NCERT solutions for class 10 science chapter 4 Carbon and Its Compounds: When you are studying in class 10, knowing the concepts and basics of each chapter is very important. Class 10th board exam score plays a major role in your career direction. As we all know, in every school there are separate admission criteria for science, commerce, and arts stream. So, if you want to take admission in your preferable stream, then you have to score well and for better marks, you need to clear your concepts. Through CBSE NCERT solutions for class 10 science chapter 4 Carbon and its Compounds, you will get to know the following things about the carbon and its related compound and it will help you to clear your concepts to related to this chapter. The NCERT solutions are here to help you to understand the concepts and their questions. Solutions for NCERT class 10 science chapter 4 Carbon and Its Compounds will help you to understand all the below-mentioned topics solutions.
Here are the important topics of NCERT Solutions for Class 10 Science Chapter 4 Carbon and Its Compounds mentioned below:
4.1 Bonding in Carbon - The Covalent Bond
4.2 Versatile Nature of Carbon
4.2.1 Saturated and Unsaturated Carbon Compounds
4.2.2 Chains, Branches, and Rings
4.2.4 Homologous Series
4.2.5 Nomenclature of Carbon Compound
4.3 Chemical Properties of Carbon Compounds
4.3.4 Addition Reaction
4.3.5 Substitution Reaction
4.4 Some Important Carbon Compounds - Ethanol and Ethanoic Acid
4.4.1 Properties of Ethanol
4.4.2 Properties of Ethanoic Acid
4.5 Soaps and Detergents
NCERT textbook solutions for class 10 science chapter 4 Carbon and its compounds - Points to remember
Carbon is a versatile element that forms the large variety of compounds because of carbon tetravalency and the property of catenation that it exhibits.
The basis for all living organisms and many of the things we use are formed by carbon.
Covalent bonds are formed by the sharing of electrons between two atoms in order that both are able to do a totally filled outermost shell.
- Carbon forms covalent bonds with itself and other elements such as hydrogen, oxygen, sulfur, nitrogen, and chlorine.
- Carbon also forms compounds containing double and triple bonds between carbon atoms. These carbon chains could also be in the form of straight chains, branched chains or rings.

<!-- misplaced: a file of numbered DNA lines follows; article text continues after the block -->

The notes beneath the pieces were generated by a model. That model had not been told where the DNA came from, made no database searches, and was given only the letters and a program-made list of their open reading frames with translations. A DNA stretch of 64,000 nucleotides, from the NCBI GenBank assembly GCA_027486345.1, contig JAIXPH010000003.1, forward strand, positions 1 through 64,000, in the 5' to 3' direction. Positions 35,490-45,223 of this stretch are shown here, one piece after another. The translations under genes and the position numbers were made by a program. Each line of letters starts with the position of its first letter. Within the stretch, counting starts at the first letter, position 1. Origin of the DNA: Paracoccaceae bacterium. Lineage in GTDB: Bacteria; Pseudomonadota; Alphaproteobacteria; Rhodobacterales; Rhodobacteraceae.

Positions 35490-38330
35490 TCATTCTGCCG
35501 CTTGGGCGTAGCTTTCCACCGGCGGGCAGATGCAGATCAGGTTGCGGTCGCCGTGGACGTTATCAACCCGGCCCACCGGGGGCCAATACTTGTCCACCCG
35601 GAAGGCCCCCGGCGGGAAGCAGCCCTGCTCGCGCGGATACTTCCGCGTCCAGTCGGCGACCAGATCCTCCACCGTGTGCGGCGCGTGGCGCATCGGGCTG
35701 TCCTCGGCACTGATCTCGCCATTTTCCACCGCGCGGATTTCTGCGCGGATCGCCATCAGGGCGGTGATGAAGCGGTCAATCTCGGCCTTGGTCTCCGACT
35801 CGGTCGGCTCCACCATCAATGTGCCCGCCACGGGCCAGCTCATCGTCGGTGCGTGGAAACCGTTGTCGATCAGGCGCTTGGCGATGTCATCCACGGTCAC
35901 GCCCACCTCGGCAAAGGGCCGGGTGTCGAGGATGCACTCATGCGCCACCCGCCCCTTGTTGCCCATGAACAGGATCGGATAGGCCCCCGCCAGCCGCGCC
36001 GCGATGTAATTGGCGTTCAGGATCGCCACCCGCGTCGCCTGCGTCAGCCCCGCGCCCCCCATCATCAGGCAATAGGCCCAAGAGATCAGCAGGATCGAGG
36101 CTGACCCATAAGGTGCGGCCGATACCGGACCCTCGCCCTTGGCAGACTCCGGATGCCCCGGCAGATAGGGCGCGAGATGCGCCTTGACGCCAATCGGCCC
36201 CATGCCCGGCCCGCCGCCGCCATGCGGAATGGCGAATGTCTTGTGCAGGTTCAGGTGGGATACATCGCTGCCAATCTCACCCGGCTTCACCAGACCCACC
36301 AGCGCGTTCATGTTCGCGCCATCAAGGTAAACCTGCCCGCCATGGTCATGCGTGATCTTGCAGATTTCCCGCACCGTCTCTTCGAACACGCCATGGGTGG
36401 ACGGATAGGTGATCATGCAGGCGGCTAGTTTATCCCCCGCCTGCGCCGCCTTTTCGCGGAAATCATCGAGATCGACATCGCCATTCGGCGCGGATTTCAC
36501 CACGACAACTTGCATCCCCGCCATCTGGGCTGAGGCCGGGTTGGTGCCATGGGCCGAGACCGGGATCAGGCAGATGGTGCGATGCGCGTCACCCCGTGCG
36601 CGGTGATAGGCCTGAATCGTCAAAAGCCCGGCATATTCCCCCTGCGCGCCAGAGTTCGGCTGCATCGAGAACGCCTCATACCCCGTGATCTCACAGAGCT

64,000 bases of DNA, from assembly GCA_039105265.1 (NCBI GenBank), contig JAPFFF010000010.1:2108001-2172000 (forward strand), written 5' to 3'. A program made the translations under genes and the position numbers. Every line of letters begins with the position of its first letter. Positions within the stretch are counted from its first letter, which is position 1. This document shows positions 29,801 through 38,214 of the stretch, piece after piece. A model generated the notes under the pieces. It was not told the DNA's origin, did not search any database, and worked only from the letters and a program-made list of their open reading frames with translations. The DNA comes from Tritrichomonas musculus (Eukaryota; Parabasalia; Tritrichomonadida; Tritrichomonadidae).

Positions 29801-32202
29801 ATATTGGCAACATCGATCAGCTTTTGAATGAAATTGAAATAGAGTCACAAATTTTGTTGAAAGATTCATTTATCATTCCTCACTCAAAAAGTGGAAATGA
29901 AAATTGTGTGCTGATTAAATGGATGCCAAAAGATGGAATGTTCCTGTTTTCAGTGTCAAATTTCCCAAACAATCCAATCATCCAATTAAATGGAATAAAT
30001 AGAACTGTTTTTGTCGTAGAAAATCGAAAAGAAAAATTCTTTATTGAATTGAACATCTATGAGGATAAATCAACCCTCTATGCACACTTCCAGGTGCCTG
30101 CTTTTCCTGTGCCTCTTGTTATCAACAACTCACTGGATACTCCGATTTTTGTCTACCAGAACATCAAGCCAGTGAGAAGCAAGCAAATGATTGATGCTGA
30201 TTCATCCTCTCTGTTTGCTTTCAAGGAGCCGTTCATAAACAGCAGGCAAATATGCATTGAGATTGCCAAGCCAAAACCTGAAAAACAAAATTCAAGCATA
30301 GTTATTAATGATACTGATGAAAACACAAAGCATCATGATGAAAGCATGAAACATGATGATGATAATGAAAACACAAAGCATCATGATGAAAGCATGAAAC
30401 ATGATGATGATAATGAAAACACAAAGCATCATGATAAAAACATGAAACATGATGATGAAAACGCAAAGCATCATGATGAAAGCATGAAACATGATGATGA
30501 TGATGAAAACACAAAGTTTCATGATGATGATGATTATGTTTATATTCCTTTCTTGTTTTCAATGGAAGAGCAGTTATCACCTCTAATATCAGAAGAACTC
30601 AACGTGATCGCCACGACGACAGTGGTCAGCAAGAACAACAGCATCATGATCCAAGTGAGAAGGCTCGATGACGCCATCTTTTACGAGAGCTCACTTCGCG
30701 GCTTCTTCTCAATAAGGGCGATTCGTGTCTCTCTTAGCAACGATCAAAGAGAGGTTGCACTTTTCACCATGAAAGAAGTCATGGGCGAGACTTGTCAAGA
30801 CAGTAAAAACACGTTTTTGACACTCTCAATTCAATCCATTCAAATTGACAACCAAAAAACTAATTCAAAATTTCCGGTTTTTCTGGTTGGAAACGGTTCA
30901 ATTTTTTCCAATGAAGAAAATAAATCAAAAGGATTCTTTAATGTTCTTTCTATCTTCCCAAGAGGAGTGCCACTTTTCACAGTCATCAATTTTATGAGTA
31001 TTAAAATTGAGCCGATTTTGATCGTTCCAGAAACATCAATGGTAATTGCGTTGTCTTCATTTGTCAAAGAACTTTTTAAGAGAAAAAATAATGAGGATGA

- The ability of carbon to form chains gives rise to a homologous series of compounds during which an equivalent functional group is attached to carbon chains of various lengths.
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NCERT textbook solutions for class 10 science chapter 4 carbon and its compounds
Topic 4.2: Versatile nature of carbon
Q.1. How many structural isomers can you draw for pentane?
There are three structural isomers of pentane:
Q. 2. What are the two properties of carbon which lead to the huge number of carbon compounds we see around us?
The two properties of carbon which lead to the formation of a large number of carbon compounds are:
(1) Catenation: Carbon has the unique ability to form bonds with other atoms of carbon which gives rise to large molecules. The carbon-carbon bond is very strong and hence stable.
(2) Tetravalency: Since carbon has a valency of four, it is capable of bonding with four other atoms. These bonds that carbon forms with other elements are very strong making these compounds exceptionally stable.
Q. 5. (i) How would you name the following compound?
The compound ( ) has 2 carbon atoms. Hence the parent hydrocarbon is ethane.
A bromo group is attached to one of the carbon atoms. Thus, the nomenclature of the compound is Bromoethane.
Q. 5. (ii) How would you name the following compounds?
The compound () contains 1 carbon atom. Hence the parent hydrocarbon is methane. It contains the functional group aldehyde.
Thus, the nomenclature of the compound is: Methanal.
Q.5. (III) How would you name the following compound?
The compound has 6 carbons in the chain. Hence the parent hydrocarbon is hexane. It contains a triple bond and hence the suffix -yne- is used. Thus, the nomenclature of the compound is: Hexyne
NCERT solutions for class 10 science chapter 4 Carbon and Its Compounds
Topic 4.4: Some Important Carbon Compounds - Ethanol and Ethanoic Acid
Q. 1. How would you distinguish experimentally between an alcohol and a carboxylic acid?